Last Roman Emperor, also called Last World Emperor or Emperor of the Last Days, is a figure of medieval European legend, which developed as an aspect of Christian eschatology. The legend predicts that in the end times, a last emperor would appear on earth to reestablish the Roman Empire and assume his function as biblical katechon who stalls the coming of the Antichrist. The legend first appears in the 7th-century apocalyptic text known as the Apocalypse of Pseudo-Methodius; that and the oracles of the Tiburtine Sibyl are its two most important sources. It developed over the centuries, becoming particularly prominent in the 15th century. The notion of Great Catholic Monarch is related to it.


See also: Christian eschatology

The legend is based on the Apocalypse of Pseudo-Methodius, which was, after the Book of Daniel and the Book of Revelation, "the most widespread apocalypse story in Europe".[1] The work proposes a Last Emperor who will fight against religious enemies, most notably the then-recent spread of Islam during the Early Muslim conquests:[2] he will "go forth against them [the enemies of the faith] from the Ethiopian sea and will send the sword and desolation into Ethribus their homeland, capturing their women and children living in the Land of Promise".[3] After conquering his enemies he would travel to Jerusalem and relinquish his power on the Mount of Olives.[2] The Last Emperor was further developed in the writings of Adso of Montier-en-Der, whose Libellus de Antichristo (ca. 954) was a popular biography of the Antichrist, whose coming was preceded by the rise of a Frankish ruler (the continuation of the Roman Empire); this Last Emperor would voluntarily give up his power and die, after which the Antichrist comes to power.[3] Another important impetus came from the oracles of the Tiburtine Sibyl, first recorded in Latin around the year 1000; its legend proved particularly adaptable to rulers all over Europe, containing as it did a list of emperors and kings leading up to the Last Emperor which could be revised or added to as political and dynastic circumstances required.[2] It still had great currency in the fifteenth century.[4]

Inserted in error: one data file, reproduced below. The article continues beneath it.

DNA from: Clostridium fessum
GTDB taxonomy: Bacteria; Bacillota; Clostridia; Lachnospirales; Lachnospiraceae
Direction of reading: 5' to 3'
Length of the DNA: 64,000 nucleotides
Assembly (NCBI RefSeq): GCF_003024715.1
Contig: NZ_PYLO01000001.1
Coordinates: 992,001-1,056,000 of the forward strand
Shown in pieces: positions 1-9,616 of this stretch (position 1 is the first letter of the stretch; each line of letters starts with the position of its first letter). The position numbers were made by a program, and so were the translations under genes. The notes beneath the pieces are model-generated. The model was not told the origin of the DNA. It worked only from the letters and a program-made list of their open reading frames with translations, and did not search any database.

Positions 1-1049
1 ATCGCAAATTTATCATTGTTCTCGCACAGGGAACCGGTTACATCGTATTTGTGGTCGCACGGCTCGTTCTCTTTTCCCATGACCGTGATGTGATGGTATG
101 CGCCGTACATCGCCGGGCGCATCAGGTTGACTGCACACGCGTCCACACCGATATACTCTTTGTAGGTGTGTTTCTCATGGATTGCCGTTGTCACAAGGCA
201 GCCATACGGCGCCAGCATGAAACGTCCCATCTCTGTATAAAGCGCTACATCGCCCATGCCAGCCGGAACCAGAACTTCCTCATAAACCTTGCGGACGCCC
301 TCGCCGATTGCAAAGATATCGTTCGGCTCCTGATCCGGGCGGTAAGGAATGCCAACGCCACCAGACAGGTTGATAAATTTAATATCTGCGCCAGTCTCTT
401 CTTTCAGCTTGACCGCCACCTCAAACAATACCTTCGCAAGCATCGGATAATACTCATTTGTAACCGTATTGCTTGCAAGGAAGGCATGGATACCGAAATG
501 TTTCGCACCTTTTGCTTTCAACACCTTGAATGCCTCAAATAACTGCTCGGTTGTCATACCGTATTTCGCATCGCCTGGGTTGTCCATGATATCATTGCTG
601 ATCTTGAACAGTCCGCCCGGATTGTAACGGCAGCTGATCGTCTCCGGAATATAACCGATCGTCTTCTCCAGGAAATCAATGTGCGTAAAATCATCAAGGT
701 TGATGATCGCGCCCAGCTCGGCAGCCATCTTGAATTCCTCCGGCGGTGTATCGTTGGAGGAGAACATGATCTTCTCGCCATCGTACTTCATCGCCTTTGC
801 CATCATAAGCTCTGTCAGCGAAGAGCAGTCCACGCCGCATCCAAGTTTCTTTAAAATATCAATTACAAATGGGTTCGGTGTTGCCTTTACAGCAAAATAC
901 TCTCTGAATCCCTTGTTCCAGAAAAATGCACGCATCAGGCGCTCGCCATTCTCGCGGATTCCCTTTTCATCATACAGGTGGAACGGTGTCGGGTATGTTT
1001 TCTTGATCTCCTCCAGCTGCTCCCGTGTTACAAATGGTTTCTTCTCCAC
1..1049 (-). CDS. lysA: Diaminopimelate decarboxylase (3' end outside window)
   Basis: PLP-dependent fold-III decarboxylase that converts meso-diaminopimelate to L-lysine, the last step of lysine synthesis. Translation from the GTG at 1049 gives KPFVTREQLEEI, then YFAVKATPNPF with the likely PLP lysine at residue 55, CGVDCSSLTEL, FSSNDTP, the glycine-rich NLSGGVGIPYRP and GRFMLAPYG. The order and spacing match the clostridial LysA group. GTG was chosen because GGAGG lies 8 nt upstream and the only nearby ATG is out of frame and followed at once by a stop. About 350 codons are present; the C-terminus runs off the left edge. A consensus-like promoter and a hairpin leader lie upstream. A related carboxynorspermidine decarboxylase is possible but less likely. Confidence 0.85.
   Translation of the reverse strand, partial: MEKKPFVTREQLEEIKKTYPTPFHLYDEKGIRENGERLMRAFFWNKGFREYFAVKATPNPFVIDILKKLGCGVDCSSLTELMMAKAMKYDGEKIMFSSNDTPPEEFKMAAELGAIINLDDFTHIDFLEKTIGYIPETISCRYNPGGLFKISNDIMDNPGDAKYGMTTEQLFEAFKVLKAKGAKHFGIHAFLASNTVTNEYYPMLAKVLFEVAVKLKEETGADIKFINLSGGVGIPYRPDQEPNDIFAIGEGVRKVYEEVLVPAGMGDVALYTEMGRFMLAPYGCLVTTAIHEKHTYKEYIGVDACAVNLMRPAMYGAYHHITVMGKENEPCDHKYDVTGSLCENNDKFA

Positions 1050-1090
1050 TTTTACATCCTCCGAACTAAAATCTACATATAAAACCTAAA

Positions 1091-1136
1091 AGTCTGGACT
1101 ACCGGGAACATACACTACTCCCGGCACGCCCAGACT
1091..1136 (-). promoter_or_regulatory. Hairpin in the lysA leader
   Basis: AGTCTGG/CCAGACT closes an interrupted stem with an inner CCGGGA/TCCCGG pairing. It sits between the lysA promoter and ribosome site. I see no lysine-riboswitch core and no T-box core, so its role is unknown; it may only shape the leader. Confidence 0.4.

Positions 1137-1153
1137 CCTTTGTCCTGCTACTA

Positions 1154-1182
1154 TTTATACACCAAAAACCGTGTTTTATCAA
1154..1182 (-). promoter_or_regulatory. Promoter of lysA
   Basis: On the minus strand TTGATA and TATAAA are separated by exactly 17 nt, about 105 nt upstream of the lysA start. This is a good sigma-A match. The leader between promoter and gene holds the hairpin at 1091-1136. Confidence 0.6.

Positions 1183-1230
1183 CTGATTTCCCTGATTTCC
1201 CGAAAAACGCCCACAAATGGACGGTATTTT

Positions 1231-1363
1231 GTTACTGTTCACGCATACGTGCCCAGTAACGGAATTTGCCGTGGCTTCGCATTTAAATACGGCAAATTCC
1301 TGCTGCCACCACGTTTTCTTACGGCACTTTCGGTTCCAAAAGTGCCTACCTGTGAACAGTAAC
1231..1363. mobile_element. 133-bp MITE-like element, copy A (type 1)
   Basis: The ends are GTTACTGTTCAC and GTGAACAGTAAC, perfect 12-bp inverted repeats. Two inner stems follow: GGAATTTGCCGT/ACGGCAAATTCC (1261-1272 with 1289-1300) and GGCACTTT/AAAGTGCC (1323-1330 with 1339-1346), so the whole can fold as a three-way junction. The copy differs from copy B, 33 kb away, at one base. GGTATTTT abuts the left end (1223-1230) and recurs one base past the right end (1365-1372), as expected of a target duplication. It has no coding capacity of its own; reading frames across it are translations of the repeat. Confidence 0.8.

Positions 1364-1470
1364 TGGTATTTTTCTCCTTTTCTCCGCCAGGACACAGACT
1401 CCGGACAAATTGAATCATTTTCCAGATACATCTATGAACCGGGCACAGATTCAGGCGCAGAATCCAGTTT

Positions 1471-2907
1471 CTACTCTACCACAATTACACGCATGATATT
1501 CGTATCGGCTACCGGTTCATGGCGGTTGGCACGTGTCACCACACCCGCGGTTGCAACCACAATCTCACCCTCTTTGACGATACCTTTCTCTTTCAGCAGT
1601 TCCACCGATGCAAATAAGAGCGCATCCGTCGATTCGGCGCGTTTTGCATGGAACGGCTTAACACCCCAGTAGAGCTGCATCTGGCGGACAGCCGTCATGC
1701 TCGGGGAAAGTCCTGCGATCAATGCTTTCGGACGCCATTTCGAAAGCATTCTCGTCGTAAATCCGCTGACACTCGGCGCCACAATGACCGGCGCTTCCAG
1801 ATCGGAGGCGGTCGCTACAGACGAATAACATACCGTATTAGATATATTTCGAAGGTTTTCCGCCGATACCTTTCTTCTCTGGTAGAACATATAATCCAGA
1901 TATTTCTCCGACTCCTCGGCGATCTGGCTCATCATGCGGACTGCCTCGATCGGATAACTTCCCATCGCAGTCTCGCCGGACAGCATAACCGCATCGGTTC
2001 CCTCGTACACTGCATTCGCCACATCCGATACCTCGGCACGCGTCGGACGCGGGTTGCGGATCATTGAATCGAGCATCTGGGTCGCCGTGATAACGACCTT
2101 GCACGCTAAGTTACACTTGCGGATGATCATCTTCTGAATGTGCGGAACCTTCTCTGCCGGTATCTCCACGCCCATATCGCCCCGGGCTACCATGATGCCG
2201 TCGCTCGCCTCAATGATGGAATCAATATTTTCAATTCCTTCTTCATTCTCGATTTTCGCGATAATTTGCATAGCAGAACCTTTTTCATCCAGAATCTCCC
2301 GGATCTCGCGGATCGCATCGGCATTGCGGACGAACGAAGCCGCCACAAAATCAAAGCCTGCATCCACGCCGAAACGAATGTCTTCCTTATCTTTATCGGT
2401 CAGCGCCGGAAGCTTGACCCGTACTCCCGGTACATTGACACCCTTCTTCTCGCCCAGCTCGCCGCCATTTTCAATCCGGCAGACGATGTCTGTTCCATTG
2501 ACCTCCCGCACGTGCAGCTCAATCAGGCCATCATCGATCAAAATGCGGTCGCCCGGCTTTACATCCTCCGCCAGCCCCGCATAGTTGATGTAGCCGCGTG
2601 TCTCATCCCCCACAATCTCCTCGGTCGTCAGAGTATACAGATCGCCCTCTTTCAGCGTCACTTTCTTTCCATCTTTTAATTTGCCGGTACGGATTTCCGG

Catholic tradition

The concept of the Great King features prominently in mystical and folk traditions, as well as writings of people thought to have been granted gifts of prophecy or special visitations by messengers from heaven (such as angels, saints, or Christ). The Great Catholic Monarch was very popular in popular folklore until the 18th century Enlightenment. He reappeared in 19th century prophecy when French legitimists believed that Henri, Count of Chambord, would be the new king.

Marie-Julie Jahenny (1850–1941), also known as the "Breton" stigmatist, prophesied that Henry V, the Count of Chambord, was the chosen King. Despite his death, one of her predictions dated 1890 declares he is yet "reserved for the great epochs", i.e. the end of time.[5]

An 1871 book, Future Career of Napoleon, advocated Napoleon III's reign as Roman Emperor over a 'new ten-kingdomed Roman Empire'.[6]

The Catechism of the Catholic Church speaks only of Christ as the king who is to be manifested in "the last days".[7] It speaks of this manifestation as associated by his recognition by "all Israel"[8] and preceded by the Church's ultimate trial, "a religious deception offering men an apparent solution to their problems at the price of apostasy from the truth. The supreme religious deception is that of the Antichrist, a pseudo-messianism by which man glorifies himself in place of God and of his Messiah come in the flesh".[9] It makes no mention of the coming of any Great Catholic Monarch, whether French or German or of any continent.

The French writer and Traditionalist Catholic Yves Dupont has opined that the Great Monarch will have a restorationist character and that he will restore European Catholic royalty, destroy the power of heretics and atheists, and successfully convert many Muslims and Jews to the Faith.[10]

See also


  1. ^ "Emperor of the World: Charlemagne and the Construction of Imperial Authority, 800-1229 - PDF Free Download". Retrieved 2018-08-30.
  2. ^ a b c Latowsky, Anne A. (2013). Emperor of the World: Charlemagne and the Construction of Imperial Authority, 800–1229. Cornell UP. pp. 70–72. ISBN 9780801451485.
  3. ^ a b McGinn, Bernard (1979). "Adso of Montier-en-Der". Apocalyptic Spirituality: Treatises and Letters of Lactantius, Adso of Montier-en-Dur, Joachim of Fiore, the Franciscan Spirituals, Savonarola. New York: Paulist Press. pp. 89–96.
  4. ^ McKendrick, Geraldine; MacKay, Angus (1991). "Visionaries and Affective Spirituality during the First Half of the Sixteenth Century". In Perry, Mary Elizabeth; Cruz, Anne J. (eds.). Cultural Encounters: The Impact of the Inquisition in Spain and the New World. Berkeley: U of California P. pp. 93–101.
  5. ^ 'Marie-Julie Jahenny, The 'Breton Stigmatist': Her life and Prophecies,
  6. ^ Napoleon III, Emperor of the French, 1808-1873. (1871). Future career of Napoleon after the coming re-establishment of the Napoleon Empire. With opinions by Twenty Clergymen, etc. OCLC 1065340013.((cite book)): CS1 maint: multiple names: authors list (link)
  7. ^ Catechism of the Catholic Church, 671-672
  8. ^ Catechism of the Catholic Church, 674
  9. ^ Catechism of the Catholic Church, 675
  10. ^ See Catholic Prophecy: The Coming Chastisement by Yves Dupont